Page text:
Minutes after arriving at my son’s NYC apartment for a weekend visit, I was elbowing my 10-year-old grandson aside in an indoor game of “Shoots,” desperately trying to out-maneuver and out-shoot Miles and his 8-year-old brother Henry. Few, if any, of my little rubber balls swished through the 12-inch hoop that hangs from the top bunk in their 18x18’ bedroom.
After crushing me at Shoots, Miles said, “Come on Vivi, let’s play Bounce-Off in the living room.” Doing well at Bounce-Off requires the accuracy of a circus knife thrower. I had to toss a ping pong ball into the hole of an egg crate 15 feet away. If really lucky, my ball might bounce off the coffee table surface and land in the hole. No MVP awards for Vivi here, either.
“Wanna watch us play soccer, Vivi?” Miles asked. The two boys plopped on the living room carpet and hunched over a miniature soccer field featuring 18 players on spin rods. With hoots of “I won” and “Not fair,” the boys twisted the rods faster than Lionel Messi shoots goals for Barcelona. Meanwhile, I collapsed on the sofa and caught my breath. I’d only been with them for three hours!
“The Sox game is on,” son Chris announced later that evening. Everyone got in their PJs, Henry donned his batting helmet, Miles pasted baseball stickers in his special binder, and we all cheered starting pitcher Chris Sale, but to no avail. “There’s always tomorrow,” Miles said as he trudged off to bed, shoulders down to his knees.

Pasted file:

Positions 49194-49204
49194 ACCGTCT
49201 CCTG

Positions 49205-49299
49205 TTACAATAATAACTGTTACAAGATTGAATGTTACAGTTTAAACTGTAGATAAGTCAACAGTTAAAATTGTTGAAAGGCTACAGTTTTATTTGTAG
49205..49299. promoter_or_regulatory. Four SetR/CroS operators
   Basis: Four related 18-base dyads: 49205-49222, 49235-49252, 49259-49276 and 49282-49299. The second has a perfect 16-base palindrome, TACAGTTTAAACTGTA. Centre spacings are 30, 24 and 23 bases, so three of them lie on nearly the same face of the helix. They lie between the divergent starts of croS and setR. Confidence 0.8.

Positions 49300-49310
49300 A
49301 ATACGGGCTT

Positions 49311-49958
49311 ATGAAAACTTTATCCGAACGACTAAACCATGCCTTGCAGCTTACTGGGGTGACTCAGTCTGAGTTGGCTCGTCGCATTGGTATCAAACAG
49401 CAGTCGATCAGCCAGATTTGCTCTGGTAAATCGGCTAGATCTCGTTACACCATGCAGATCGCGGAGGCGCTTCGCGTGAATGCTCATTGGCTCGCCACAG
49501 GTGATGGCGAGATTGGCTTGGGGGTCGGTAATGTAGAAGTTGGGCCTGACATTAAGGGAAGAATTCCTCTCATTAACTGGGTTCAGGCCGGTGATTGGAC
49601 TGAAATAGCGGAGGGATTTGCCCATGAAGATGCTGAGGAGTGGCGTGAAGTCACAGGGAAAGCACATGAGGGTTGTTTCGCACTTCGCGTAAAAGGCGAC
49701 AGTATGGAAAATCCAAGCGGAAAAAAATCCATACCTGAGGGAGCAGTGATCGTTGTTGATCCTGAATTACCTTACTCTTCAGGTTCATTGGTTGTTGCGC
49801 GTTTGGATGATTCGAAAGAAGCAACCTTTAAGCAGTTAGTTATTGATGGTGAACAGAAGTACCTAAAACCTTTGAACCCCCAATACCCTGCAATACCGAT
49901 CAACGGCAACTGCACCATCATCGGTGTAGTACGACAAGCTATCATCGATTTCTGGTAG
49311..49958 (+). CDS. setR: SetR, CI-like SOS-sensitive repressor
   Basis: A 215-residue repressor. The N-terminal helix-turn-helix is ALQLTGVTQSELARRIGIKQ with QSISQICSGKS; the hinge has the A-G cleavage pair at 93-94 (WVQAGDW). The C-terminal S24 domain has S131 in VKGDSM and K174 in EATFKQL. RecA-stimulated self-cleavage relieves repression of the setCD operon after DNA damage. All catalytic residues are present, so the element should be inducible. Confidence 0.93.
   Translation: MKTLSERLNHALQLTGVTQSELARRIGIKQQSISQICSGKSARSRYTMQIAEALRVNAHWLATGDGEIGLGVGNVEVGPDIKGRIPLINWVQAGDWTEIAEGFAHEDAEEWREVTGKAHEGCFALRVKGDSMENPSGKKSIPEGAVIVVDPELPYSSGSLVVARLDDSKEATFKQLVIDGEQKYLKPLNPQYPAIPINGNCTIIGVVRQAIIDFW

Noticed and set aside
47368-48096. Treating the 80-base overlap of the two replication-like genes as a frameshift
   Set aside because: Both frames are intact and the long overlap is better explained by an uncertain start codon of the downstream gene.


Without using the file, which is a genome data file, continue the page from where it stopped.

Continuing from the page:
Yes, the Sox would play Sunday, but not before a day-long trek from Manhattan’s Upper East Side to Randalls Island baseball fields and then on to the National Tennis Center in Queens.
Henry’s team, the Purple Pirates, was battling the Blue Sharks on one of nearly 50 fields in the Randalls Island athletic complex. With jets roaring overhead as they took off from adjacent LaGuardia, Number 11 pitched (“I got two strike outs!”), hit several singles and a double, and played first, second and right field. The morning sun shined brightly on the Purple Pirates, and Henry.
Next stop: the Billie Jean King National Tennis Center in Flushing, New York, where the boys take Sunday hitting lessons. After a quick stop in Astoria for lunch at Kyclades, a fabulous Greek restaurant, we walked into the tennis complex and the boys immediately stopped to check out the Giants-Falcons game on television.
For the next two hours, I watched them stretch, do laps, bounce staccato-like on their feet, serve and volley. After the two hour session, they joined their parents on an outside court “to hit some more.” By this time I felt like I’d climbed Mount Everest. And lived to tell about it.
Then, back to the apartment for supper and …. watching the Red Sox!
Thoughts: I’m astounded by my grandsons’ knowledge of and passion for sports. It’s all good. When asked which sport they like best, they say: baseball, golf, tennis and basketball — “all of them, Vivi.” In a year, one of them may decide to give up sports to become a concert violinist. Or play in the marching band. That’s good too.
Meanwhile, they are learning rules of life, best stated in a guidance letter from the National Tennis Center: “Enjoy the journey. While it’s essential to have fun, we want you to challenge yourself. This program is designed to help you become a better player AND INDIVIDUAL.”